scispace - formally typeset
Search or ask a question
Journal ArticleDOI

The Act of Creation

01 Jan 1966-Vol. 19, Iss: 1, pp 31
TL;DR: Koestler as mentioned in this paper examines the idea that we are at our most creative when rational thought is suspended, for example, in dreams and trancelike states, and concludes that "the act of creation is the most creative act in human history".
Abstract: While the study of psychology has offered little in the way of explaining the creative process, Koestler examines the idea that we are at our most creative when rational thought is suspended--for example, in dreams and trancelike states. All who read The Act of Creation will find it a compelling and illuminating book.
Citations
More filters
Book
25 Oct 1999
TL;DR: This highly anticipated third edition of the most acclaimed work on data mining and machine learning will teach you everything you need to know about preparing inputs, interpreting outputs, evaluating results, and the algorithmic methods at the heart of successful data mining.
Abstract: Data Mining: Practical Machine Learning Tools and Techniques offers a thorough grounding in machine learning concepts as well as practical advice on applying machine learning tools and techniques in real-world data mining situations. This highly anticipated third edition of the most acclaimed work on data mining and machine learning will teach you everything you need to know about preparing inputs, interpreting outputs, evaluating results, and the algorithmic methods at the heart of successful data mining. Thorough updates reflect the technical changes and modernizations that have taken place in the field since the last edition, including new material on Data Transformations, Ensemble Learning, Massive Data Sets, Multi-instance Learning, plus a new version of the popular Weka machine learning software developed by the authors. Witten, Frank, and Hall include both tried-and-true techniques of today as well as methods at the leading edge of contemporary research. *Provides a thorough grounding in machine learning concepts as well as practical advice on applying the tools and techniques to your data mining projects *Offers concrete tips and techniques for performance improvement that work by transforming the input or output in machine learning methods *Includes downloadable Weka software toolkit, a collection of machine learning algorithms for data mining tasks-in an updated, interactive interface. Algorithms in toolkit cover: data pre-processing, classification, regression, clustering, association rules, visualization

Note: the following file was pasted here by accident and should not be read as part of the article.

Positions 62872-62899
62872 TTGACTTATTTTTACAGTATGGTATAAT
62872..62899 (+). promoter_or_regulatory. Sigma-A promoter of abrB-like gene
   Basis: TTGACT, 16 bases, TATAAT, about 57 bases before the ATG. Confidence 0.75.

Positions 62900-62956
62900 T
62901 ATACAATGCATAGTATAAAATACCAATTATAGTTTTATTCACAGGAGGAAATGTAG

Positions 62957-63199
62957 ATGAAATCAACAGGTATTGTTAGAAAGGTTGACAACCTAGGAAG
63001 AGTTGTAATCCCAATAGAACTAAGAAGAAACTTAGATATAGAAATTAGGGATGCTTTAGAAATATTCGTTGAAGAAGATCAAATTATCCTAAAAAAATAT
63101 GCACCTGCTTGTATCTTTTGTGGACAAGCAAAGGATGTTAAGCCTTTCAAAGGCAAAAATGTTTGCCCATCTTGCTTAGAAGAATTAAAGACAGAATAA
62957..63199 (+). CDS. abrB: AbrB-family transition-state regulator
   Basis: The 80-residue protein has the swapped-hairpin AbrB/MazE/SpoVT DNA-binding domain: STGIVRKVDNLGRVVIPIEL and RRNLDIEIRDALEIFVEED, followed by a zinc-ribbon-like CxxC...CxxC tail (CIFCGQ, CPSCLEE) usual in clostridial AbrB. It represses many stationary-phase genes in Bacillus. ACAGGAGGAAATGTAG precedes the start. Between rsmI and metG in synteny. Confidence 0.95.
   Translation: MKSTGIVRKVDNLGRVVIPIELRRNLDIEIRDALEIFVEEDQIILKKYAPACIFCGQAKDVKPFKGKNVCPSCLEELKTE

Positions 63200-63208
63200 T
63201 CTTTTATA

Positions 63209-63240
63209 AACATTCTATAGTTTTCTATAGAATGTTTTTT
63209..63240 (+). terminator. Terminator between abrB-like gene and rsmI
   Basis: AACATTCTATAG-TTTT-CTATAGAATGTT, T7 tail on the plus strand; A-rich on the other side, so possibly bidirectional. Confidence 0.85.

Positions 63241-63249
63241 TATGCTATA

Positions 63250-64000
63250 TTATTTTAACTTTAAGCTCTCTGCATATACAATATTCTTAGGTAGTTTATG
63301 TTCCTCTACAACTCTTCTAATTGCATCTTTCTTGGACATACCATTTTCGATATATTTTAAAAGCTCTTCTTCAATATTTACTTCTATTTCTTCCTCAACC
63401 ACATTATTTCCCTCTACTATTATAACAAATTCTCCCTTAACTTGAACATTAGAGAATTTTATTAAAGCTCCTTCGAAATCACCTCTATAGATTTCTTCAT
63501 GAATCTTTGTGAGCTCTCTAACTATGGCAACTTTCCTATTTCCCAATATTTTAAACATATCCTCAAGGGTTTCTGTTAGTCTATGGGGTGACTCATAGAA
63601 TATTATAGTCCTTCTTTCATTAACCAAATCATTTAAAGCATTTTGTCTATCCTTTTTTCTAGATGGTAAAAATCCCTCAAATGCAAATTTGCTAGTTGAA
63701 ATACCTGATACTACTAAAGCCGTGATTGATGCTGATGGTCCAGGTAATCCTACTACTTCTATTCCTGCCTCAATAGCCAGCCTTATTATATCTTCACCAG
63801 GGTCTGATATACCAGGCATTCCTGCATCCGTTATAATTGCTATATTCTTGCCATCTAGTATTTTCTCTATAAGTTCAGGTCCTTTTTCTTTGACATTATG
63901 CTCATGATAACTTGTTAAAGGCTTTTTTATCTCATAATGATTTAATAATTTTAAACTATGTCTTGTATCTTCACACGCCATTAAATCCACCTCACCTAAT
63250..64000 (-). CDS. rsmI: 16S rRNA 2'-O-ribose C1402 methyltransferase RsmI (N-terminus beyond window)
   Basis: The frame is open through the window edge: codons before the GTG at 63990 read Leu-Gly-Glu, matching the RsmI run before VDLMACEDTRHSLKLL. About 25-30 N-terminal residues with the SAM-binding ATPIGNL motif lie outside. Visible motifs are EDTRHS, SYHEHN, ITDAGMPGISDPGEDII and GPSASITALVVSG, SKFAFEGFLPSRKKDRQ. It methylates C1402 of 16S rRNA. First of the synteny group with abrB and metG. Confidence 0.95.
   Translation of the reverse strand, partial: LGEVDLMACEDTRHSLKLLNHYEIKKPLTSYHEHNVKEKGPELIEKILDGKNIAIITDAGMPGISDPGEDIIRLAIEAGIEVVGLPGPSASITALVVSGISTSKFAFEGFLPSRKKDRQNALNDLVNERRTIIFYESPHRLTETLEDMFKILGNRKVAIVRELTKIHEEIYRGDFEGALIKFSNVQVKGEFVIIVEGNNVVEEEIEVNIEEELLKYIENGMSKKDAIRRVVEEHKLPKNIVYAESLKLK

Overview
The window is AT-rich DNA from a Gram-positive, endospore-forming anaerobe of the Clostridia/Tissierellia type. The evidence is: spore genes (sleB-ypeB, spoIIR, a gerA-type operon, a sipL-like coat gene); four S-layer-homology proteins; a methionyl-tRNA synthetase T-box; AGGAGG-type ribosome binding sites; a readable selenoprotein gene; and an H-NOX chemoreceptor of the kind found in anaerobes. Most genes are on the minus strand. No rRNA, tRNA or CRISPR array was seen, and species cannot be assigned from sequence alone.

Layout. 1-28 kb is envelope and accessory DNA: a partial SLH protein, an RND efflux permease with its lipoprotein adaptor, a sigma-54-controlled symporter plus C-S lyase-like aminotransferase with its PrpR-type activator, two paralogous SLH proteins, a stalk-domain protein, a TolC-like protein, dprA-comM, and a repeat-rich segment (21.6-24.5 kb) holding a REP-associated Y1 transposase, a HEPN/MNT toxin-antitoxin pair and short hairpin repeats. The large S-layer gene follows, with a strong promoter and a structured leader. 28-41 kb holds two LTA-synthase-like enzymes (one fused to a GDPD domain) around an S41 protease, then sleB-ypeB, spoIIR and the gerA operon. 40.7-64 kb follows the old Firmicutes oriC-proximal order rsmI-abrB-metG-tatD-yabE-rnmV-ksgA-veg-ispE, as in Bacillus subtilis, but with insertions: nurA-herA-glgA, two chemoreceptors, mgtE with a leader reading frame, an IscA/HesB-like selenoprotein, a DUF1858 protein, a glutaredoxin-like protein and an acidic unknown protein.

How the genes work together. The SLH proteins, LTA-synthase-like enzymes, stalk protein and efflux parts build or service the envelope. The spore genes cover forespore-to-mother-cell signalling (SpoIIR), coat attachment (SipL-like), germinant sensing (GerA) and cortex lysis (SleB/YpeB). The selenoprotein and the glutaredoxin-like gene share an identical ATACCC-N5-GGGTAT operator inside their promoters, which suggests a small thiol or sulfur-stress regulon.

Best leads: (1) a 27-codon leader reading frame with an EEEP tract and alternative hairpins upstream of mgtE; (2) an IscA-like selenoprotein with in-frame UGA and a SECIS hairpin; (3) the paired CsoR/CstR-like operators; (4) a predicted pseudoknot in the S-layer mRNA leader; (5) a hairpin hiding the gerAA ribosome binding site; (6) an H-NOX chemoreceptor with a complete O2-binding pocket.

20,196 citations

Journal ArticleDOI
TL;DR: In this paper, the authors identify key dimensions of absorptive capacity and offer a reconceptualization of this construct, and distinguish between a firm's potential and realized capacity, and then advance a model outlining the conditions when the firm's realized capacities can differentially influence the creation and sustenance of its competitive advantage.
Abstract: Researchers have used the absorptive capacity construct to explain various organizational phenomena. In this article we review the literature to identify key dimensions of absorptive capacity and offer a reconceptualization of this construct. Building upon the dynamic capabilities view of the firm, we distinguish between a firm's potential and realized capacity. We then advance a model outlining the conditions when the firm's potential and realized capacities can differentially influence the creation and sustenance of its competitive advantage.

8,648 citations

MonographDOI
01 Dec 2014
TL;DR: This chapter discusses the emergence of learning activity as a historical form of human learning and the zone of proximal development as the basic category of expansive research.
Abstract: 1. Introduction 2. The emergence of learning activity as a historical form of human learning 3. The zone of proximal development as the basic category of expansive research 4. The instruments of expansion 5. Toward an expansive methodology 6. Epilogue.

5,768 citations

Journal ArticleDOI
TL;DR: A perceptual theory of knowledge can implement a fully functional conceptual system while avoiding problems associated with amodal symbol systems and implications for cognition, neuroscience, evolution, development, and artificial intelligence are explored.